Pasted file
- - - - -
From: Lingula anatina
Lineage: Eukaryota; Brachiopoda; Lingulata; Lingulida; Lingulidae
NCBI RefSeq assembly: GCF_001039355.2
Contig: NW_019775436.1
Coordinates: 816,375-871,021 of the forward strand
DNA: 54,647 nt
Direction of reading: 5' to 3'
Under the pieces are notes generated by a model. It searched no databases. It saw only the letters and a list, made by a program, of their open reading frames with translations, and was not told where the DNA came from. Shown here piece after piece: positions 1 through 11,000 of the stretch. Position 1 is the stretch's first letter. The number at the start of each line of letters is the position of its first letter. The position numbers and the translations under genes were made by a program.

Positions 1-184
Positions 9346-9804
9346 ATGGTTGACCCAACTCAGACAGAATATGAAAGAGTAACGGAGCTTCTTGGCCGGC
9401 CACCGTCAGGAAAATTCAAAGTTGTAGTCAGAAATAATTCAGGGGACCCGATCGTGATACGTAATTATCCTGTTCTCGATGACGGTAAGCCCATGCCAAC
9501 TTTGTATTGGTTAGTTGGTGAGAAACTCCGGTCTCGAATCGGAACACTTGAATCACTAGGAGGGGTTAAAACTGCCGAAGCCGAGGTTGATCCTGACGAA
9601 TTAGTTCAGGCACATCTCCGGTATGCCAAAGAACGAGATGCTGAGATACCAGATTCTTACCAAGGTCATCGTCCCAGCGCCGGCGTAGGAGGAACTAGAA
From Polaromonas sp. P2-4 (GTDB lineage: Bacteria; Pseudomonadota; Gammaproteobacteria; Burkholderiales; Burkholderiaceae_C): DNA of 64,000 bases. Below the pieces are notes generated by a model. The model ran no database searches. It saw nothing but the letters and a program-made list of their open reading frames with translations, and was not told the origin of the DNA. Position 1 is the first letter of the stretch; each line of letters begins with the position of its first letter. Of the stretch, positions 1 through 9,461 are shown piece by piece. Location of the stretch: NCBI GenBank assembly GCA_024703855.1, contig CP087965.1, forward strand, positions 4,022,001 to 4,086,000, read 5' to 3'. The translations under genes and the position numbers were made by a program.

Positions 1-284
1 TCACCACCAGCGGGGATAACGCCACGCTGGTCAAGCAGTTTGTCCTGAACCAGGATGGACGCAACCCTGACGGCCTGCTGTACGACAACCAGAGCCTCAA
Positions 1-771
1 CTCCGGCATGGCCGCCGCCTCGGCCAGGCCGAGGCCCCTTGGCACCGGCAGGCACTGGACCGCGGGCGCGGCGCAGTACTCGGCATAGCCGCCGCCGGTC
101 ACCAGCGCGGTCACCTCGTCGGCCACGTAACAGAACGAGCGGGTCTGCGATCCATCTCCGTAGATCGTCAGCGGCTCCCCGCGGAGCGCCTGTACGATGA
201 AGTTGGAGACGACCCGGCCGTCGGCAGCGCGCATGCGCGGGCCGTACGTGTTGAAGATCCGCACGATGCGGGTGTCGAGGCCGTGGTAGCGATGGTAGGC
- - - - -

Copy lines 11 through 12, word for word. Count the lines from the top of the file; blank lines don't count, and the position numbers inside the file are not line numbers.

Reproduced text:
9346 ATGGTTGACCCAACTCAGACAGAATATGAAAGAGTAACGGAGCTTCTTGGCCGGC
9401 CACCGTCAGGAAAATTCAAAGTTGTAGTCAGAAATAATTCAGGGGACCCGATCGTGATACGTAATTATCCTGTTCTCGATGACGGTAAGCCCATGCCAAC